- "You are forgiven for not knowing who I am. I think, however, that you will know my name. It is Walpole. Sir Robert Walpole. I am the First Lord of the Treasury, Chancellor of the Exchequer and Leader of the House of Commons."
- ―Robert Walpole introducing himself to Edward Kenway, 1723.[src]
Robert Walpole, 1st Earl of Orford (26 August 1676 – 18 March 1745), known before 1742 as Sir Robert Walpole, was a British statesman who is generally regarded as the first Prime Minister of Great Britain. Although well aware of the long-standing war between the Templars and the Assassins, Robert was not part of either order, instead acting as a neutral party between the two.
In 1723, Robert met with the pirate-turned-Assassin Edward Kenway – who had taken the life and identity of Robert's cousin, Duncan Walpole, years earlier – after the Assassin had taken the Charlotte, in his attempt to kill his old rival, Matthew Hague. Alongside Hague's father Sir Aubrey Hague, a Templar, Walpole offered Kenway and his crew pardons, new lives and property in exchange for Matthew Hague's life, hoping to prevent "another act of barbarism", as well as a gesture of thanks to Edward for dealing with Duncan, who had brought dishonor to the family by betraying the Assassins to the Templars for profit.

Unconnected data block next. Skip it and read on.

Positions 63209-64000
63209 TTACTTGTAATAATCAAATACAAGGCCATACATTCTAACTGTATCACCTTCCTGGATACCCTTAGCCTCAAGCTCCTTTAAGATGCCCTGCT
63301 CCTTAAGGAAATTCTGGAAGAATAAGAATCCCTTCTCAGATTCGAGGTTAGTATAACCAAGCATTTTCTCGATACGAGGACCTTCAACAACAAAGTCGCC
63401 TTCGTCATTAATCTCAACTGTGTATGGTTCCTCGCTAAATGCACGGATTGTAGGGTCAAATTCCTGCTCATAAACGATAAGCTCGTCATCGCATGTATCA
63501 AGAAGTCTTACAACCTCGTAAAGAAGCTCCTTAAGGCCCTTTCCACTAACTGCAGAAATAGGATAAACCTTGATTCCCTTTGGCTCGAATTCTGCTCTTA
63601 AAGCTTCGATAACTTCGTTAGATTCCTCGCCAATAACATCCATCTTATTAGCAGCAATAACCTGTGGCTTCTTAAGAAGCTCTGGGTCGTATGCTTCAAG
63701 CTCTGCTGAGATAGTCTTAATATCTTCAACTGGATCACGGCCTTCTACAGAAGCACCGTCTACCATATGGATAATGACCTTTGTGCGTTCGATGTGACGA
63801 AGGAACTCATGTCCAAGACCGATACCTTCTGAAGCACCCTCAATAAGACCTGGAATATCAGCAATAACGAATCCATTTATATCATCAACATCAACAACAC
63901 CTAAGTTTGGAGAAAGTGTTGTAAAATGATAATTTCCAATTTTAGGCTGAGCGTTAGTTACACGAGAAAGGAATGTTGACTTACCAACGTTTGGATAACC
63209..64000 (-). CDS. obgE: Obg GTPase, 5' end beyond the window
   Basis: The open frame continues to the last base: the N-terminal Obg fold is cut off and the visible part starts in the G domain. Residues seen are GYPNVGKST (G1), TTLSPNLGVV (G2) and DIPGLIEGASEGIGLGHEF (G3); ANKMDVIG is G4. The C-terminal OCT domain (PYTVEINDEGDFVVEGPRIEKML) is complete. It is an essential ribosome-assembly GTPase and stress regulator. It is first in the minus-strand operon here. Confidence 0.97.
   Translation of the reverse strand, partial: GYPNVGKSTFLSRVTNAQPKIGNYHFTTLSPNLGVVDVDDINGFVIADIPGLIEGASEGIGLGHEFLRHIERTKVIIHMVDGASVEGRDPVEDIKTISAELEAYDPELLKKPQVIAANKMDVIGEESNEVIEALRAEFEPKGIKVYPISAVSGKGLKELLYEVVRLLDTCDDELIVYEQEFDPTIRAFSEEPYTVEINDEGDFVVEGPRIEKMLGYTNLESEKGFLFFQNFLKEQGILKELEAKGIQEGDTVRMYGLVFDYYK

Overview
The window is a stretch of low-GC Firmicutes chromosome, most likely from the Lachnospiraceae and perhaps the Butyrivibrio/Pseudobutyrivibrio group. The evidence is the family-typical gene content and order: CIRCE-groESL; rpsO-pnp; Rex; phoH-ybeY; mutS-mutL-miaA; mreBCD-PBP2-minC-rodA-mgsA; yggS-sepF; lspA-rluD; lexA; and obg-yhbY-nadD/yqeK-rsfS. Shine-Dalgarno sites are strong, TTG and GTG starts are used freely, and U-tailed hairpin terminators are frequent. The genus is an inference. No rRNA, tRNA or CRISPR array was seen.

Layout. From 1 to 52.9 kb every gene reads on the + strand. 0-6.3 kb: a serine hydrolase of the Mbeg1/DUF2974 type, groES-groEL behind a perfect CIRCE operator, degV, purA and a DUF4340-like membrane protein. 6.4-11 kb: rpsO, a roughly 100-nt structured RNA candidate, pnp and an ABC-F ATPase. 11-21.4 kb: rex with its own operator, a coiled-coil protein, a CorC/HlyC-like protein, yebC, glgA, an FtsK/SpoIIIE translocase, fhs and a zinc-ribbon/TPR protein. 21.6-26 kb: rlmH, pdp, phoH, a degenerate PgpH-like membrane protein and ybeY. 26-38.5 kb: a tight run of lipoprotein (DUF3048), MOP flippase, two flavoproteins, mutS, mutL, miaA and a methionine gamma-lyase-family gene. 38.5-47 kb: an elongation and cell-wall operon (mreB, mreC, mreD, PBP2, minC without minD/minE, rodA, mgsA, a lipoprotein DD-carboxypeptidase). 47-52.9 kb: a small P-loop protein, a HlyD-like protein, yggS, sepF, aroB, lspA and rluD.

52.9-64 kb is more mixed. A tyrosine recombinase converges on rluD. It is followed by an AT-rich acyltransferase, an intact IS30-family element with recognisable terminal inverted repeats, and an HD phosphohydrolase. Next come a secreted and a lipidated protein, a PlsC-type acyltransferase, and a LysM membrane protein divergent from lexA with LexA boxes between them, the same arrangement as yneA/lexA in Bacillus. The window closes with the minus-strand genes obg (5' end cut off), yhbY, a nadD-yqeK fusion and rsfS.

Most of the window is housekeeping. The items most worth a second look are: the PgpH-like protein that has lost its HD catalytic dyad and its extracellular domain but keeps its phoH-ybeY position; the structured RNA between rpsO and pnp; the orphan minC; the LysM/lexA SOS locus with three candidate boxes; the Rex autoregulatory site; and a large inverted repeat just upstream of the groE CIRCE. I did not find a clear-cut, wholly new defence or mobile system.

Following his success, Walpole purchased a house in London for Kenway, where the latter would spend the remainder of his life, and the introduction to the Stephensen-Oakley family, also employing Kenway's new assistant Reginald Birch.
In 1732, King George II of Great Britain offered Robert 10 Downing Street as a personal gift. Robert accepted it on the condition that it be made the official residence of the First Lord of the Treasury, a second title held by British Prime Ministers.